Thursday, July 25, 2013

Exchange 2010 451.4.4.0 Queue Problem

Sometimes weird stuff happens with technology. There's no philosophical inquiry needed because, in my experience, technology problems often don't have an answer as to *why* the problem happened; it just happened. Yeah, there are some reasons we can give to why it happened, sometimes, but like with this problem I'm about to describe, I can't give a reason why it happened. All I know is that it happened and I had to fix it.

A couple of the employees told me they weren't receiving emails from our employee self service application. Employees use this to view paystubs, events, and such so it is important that this application is working correctly. Employees register with whatever email address they want to use: professional or personal, we don't care.

When I dove into Exchange 2010, I noticed by looking at the logs and the queue viewer that the only domain generating an error was our professional domain. Google, Live, and yahoo domains were receiving email from our server, but not our domain. The error generated in the queue viewer was 451.4.4.0 DNS Query Failed. This was odd because I leave this server alone. The only changes made to the server are security updates. That's it. Regardless, this problem happened and I had to fix it.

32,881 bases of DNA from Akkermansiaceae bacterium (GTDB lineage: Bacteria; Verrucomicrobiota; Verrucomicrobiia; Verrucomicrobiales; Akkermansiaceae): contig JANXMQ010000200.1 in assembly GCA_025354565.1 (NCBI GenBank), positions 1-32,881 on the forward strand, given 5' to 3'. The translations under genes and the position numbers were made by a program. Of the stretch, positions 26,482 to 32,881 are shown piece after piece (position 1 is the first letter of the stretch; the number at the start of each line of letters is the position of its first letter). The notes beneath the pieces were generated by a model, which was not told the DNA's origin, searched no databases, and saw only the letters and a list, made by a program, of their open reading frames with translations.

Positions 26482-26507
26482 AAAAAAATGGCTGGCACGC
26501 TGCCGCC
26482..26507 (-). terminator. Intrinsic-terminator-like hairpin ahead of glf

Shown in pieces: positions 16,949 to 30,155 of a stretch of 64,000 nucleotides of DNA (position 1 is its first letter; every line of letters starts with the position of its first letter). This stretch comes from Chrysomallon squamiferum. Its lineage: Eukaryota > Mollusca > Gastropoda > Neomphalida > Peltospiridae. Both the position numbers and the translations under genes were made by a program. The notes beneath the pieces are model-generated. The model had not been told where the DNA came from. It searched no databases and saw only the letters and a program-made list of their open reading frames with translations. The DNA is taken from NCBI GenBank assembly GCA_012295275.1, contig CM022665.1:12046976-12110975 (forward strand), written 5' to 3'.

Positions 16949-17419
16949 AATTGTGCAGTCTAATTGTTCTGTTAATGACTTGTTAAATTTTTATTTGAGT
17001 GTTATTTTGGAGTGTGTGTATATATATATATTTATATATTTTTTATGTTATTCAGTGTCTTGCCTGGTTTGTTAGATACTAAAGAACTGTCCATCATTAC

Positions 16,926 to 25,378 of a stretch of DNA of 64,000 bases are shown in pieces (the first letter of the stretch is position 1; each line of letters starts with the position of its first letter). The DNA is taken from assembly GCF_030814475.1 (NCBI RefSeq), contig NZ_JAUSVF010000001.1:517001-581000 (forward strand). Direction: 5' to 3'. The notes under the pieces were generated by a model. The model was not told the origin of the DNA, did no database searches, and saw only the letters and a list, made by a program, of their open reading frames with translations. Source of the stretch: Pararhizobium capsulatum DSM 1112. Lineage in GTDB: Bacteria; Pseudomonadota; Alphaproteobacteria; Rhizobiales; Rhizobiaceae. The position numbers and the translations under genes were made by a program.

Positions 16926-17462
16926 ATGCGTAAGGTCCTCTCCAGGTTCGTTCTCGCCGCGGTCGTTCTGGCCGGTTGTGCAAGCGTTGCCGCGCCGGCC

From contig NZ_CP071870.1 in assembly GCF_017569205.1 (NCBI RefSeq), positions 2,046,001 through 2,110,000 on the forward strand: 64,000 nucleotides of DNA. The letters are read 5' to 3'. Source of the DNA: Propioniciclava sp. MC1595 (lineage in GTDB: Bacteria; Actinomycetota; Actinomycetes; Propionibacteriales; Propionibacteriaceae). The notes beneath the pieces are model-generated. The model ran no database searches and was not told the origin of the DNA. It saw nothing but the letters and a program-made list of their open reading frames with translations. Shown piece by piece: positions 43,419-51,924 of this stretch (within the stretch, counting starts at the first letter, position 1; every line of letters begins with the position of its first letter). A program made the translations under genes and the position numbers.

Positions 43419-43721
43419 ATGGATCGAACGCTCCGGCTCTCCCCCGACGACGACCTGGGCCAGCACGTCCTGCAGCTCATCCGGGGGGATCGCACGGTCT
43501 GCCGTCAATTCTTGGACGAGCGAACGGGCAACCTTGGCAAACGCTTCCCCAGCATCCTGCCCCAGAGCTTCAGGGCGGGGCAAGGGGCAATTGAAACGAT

How did I fix it? Well, obviously it was a DNS issue. I could tell by the error message. :p

So I checked out the external DNS lookups tab in the HUB transport server object properties. I had the top option "use network card dns settings" selected and that is how it has been running for over a year now. Anyway, since a problem had occurred I decided to select the other option "use these DNS servers" and put in the IPs of the servers we forward to. I then configured the SMTP send connector properties under the network tab (located by selecting hub transport under org. configuration) and checked the box "use the external DNS lookup settings on the transport server." Doing this cleared the queue and employees using their professional email addresses received (are are receiving) their email from "employee self service." Yeah, this is working, but I'm not sure why the problem occurred. I'm glad I was able to fix it in a timely manner. Obviously there was a problem with the DNS properties of the network card for the exchange server because changing the option to external lookups and using the DNS forwarders fixed the problem. I'll have to investigate further and will write here again if and when I figure that out.

Anyway, I hope this helps one of you having this strange problem.

Tuesday, July 16, 2013

How to delete Exchange 2010 mailbox without removing user object

This is a question that pops up occasionally. If you want to remove a user mailbox, but keep the user account active because he will still be connecting to the network how do you do it? Right-clicking the user mailbox in Exchange 2010 displays options like 'remove' and 'disable.' Clearly I don't want to disable the mailbox because that will just disable the user mailbox instead of removing it right? Wrong. Disable is actually what you want to click to remove the mailbox while keeping the user account in Active Directory. Yes, the mailbox will be disabled for a while and not removed, but after a period of time (depending on your Exchange setup) the mailbox will be removed (deleted) from storage.